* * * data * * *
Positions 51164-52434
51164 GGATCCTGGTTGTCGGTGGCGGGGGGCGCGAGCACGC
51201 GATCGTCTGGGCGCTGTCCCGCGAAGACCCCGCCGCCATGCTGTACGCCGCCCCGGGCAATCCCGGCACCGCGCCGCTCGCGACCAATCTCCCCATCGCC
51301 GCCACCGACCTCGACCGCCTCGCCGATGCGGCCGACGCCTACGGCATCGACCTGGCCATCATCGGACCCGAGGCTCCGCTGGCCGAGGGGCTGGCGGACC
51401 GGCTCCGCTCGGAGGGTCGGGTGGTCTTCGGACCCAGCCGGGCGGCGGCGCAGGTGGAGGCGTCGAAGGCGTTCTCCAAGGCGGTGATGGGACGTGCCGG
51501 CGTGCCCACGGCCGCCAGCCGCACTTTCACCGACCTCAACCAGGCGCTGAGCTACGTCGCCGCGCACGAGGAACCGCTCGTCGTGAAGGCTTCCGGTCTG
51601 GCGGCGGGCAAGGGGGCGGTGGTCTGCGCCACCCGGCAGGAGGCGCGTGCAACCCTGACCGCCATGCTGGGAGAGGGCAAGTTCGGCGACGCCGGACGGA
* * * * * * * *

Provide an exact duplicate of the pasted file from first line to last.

Positions 51164-52434
51164 GGATCCTGGTTGTCGGTGGCGGGGGGCGCGAGCACGC
51201 GATCGTCTGGGCGCTGTCCCGCGAAGACCCCGCCGCCATGCTGTACGCCGCCCCGGGCAATCCCGGCACCGCGCCGCTCGCGACCAATCTCCCCATCGCC
51301 GCCACCGACCTCGACCGCCTCGCCGATGCGGCCGACGCCTACGGCATCGACCTGGCCATCATCGGACCCGAGGCTCCGCTGGCCGAGGGGCTGGCGGACC
51401 GGCTCCGCTCGGAGGGTCGGGTGGTCTTCGGACCCAGCCGGGCGGCGGCGCAGGTGGAGGCGTCGAAGGCGTTCTCCAAGGCGGTGATGGGACGTGCCGG
51501 CGTGCCCACGGCCGCCAGCCGCACTTTCACCGACCTCAACCAGGCGCTGAGCTACGTCGCCGCGCACGAGGAACCGCTCGTCGTGAAGGCTTCCGGTCTG
51601 GCGGCGGGCAAGGGGGCGGTGGTCTGCGCCACCCGGCAGGAGGCGCGTGCAACCCTGACCGCCATGCTGGGAGAGGGCAAGTTCGGCGACGCCGGACGGA